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February 7, 2006AI: Chapter 6: Adversarial Search1 Artificial Intelligence Chapter 6: Adversarial Search Michael Scherger Department of Computer Science Kent State University

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February 7, 2006AI: Chapter 6: Adversarial Search2 Games Multiagent environment Cooperative vs. competitive –Competitive environment is where the agents’ goals are in conflict –Adversarial Search Game Theory –A branch of economics –Views the impact of agents on others as significant rather than competitive (or cooperative).

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February 7, 2006AI: Chapter 6: Adversarial Search3 Properties of Games Game Theorists –Deterministic, turn-taking, two-player, zero-sum games of perfect information AI –Deterministic –Fully-observable –Two agents whose actions must alternate –Utility values at the end of the game are equal and opposite In chess, one player wins (+1), one player loses (-1) It is this opposition between the agents’ utility functions that makes the situation adversarial

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February 7, 2006AI: Chapter 6: Adversarial Search4 Why Games? Small defined set of rules Well defined knowledge set Easy to evaluate performance Large search spaces –Too large for exhaustive search Fame and Fortune –e.g. Chess and Deep Blue

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February 7, 2006AI: Chapter 6: Adversarial Search5 Games as Search Problems Games have a state space search –Each potential board or game position is a state –Each possible move is an operation to another state –The state space can be HUGE!!!!!!! Large branching factor (about 35 for chess) Terminal state could be deep (about 50 for chess)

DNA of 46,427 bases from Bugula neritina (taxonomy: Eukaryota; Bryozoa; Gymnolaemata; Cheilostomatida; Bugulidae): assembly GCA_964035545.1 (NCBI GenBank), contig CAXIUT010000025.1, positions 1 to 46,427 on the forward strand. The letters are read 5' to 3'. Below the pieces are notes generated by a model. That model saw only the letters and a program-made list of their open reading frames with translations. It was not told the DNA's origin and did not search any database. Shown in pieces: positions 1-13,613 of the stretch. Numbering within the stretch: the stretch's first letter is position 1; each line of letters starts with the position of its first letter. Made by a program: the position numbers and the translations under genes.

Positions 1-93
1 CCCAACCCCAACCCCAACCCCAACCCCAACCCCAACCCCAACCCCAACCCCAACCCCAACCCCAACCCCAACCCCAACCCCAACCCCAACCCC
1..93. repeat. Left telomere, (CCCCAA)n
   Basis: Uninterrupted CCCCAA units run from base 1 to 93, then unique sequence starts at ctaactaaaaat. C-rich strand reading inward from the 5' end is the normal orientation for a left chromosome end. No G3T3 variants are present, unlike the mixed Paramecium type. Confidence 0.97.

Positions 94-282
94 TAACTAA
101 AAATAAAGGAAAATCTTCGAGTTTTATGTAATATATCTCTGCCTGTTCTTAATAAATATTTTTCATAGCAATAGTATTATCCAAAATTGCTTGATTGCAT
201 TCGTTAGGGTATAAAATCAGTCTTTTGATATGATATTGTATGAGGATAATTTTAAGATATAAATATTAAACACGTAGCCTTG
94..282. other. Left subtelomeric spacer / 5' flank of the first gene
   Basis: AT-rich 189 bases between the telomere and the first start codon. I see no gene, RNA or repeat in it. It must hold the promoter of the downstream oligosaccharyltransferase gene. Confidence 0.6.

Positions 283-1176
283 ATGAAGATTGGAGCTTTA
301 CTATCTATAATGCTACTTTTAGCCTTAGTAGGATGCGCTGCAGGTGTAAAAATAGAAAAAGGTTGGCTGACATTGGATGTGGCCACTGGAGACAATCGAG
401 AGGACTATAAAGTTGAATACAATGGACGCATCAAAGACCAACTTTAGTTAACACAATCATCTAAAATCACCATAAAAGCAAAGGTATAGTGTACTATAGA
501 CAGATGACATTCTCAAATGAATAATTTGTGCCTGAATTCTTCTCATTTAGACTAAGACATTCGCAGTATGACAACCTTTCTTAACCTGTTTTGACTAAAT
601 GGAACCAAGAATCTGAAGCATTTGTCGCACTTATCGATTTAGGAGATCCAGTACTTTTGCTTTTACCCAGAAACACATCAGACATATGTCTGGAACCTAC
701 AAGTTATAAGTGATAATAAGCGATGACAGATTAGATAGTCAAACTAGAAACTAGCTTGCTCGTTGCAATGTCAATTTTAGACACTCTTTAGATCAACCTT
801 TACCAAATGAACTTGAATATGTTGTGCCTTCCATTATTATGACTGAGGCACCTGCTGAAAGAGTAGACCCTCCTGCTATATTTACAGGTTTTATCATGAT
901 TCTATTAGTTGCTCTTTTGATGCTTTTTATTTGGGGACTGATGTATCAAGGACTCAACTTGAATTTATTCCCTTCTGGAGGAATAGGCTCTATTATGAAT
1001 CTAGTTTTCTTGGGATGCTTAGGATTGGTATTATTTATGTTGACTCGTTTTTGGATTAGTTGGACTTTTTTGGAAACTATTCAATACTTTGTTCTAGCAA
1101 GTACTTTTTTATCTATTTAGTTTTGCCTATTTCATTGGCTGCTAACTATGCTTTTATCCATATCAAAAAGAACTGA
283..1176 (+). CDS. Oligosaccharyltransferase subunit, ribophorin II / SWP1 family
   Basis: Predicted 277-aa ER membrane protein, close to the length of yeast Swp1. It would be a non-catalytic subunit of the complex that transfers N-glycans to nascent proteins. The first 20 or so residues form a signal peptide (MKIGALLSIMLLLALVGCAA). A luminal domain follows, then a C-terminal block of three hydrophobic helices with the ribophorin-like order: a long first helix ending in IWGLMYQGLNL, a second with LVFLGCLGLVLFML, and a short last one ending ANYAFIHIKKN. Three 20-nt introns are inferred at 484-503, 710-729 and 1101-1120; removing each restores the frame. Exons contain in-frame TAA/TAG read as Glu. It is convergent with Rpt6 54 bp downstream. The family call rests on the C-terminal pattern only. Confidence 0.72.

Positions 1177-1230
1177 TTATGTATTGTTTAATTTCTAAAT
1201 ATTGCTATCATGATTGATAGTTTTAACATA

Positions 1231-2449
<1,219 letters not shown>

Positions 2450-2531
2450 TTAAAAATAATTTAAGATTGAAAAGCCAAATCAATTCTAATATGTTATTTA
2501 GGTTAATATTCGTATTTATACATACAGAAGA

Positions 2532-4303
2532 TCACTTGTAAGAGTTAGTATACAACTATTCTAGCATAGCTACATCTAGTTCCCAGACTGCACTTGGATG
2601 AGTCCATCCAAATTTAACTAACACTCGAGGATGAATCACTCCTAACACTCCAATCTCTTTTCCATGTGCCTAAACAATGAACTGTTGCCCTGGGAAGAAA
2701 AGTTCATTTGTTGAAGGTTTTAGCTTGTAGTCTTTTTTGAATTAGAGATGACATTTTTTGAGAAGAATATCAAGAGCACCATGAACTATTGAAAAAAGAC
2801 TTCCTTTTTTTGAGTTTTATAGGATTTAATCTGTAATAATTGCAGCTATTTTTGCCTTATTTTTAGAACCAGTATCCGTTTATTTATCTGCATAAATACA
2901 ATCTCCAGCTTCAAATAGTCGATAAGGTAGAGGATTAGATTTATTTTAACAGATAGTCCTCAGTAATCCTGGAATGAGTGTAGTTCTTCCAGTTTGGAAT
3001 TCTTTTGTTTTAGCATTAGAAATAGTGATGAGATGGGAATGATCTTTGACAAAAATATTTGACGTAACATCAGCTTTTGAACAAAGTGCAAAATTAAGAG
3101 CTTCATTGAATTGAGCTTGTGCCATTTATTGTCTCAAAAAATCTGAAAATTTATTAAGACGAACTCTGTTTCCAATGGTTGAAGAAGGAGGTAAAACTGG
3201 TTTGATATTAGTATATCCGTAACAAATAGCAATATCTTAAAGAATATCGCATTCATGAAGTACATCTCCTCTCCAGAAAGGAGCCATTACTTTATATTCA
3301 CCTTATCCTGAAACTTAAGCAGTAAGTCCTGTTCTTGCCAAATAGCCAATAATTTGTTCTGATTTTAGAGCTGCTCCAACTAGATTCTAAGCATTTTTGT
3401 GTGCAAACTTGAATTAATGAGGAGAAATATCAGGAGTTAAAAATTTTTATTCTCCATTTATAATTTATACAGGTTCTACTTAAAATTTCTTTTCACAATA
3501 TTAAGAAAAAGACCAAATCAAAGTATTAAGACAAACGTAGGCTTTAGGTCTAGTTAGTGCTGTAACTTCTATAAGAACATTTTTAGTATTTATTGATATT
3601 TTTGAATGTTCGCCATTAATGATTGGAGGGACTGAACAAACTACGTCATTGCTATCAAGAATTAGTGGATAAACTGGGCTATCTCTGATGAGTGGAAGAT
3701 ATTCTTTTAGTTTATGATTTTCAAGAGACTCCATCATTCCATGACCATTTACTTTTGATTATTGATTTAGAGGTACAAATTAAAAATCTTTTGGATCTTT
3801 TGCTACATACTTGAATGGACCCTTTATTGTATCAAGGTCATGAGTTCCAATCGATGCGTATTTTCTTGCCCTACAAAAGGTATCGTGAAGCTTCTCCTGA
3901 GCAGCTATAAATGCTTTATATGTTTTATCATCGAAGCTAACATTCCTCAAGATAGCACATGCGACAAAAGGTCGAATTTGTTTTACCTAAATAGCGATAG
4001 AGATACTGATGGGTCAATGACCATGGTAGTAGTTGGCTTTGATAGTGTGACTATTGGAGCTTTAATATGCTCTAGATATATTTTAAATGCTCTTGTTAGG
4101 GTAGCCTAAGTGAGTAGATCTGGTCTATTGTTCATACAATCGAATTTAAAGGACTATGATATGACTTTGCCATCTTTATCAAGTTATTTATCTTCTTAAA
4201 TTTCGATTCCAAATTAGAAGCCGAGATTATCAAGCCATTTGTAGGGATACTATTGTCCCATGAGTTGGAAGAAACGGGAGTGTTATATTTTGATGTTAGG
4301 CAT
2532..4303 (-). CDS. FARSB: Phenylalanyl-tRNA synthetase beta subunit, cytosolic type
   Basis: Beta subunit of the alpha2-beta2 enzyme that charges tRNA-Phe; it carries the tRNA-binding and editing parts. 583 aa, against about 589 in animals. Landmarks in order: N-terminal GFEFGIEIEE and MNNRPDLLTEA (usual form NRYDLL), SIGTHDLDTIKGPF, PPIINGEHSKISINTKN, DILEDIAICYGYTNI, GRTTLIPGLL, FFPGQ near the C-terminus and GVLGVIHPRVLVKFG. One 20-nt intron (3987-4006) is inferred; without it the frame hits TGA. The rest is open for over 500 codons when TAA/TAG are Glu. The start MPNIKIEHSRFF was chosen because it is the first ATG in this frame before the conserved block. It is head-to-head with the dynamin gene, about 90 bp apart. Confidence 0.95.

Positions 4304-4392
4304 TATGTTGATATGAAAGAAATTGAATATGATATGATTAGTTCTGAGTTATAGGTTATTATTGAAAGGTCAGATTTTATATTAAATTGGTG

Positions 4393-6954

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February 7, 2006AI: Chapter 6: Adversarial Search6 Games vs. Search Problems Unpredictable opponent Solution is a strategy –Specifying a move for every possible opponent reply Time limits –Unlikely to find the goal…agent must approximate

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February 7, 2006AI: Chapter 6: Adversarial Search7 Types of Games DeterministicChance Perfect Information Chess, checkers, go, othello Backgammon, monopoly Imperfect Information Bridge, poker, scabble, nuclear war

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February 7, 2006AI: Chapter 6: Adversarial Search8 Example Computer Games Chess – Deep Blue (World Champion 1997) Checkers – Chinook (World Champion 1994) Othello – Logistello –Beginning, middle, and ending strategy –Generally accepted that humans are no match for computers at Othello Backgammon – TD-Gammon (Top Three) Go – Goemate and Go4++ (Weak Amateur) Bridge (Bridge Barron 1997, GIB 2000) –Imperfect information –multiplayer with two teams of two

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February 7, 2006AI: Chapter 6: Adversarial Search9 Optimal Decisions in Games Consider games with two players (MAX, MIN) Initial State –Board position and identifies the player to move Successor Function –Returns a list of (move, state) pairs; each a legal move and resulting state Terminal Test –Determines if the game is over (at terminal states) Utility Function –Objective function, payoff function, a numeric value for the terminal states (+1, -1) or (+192, -192)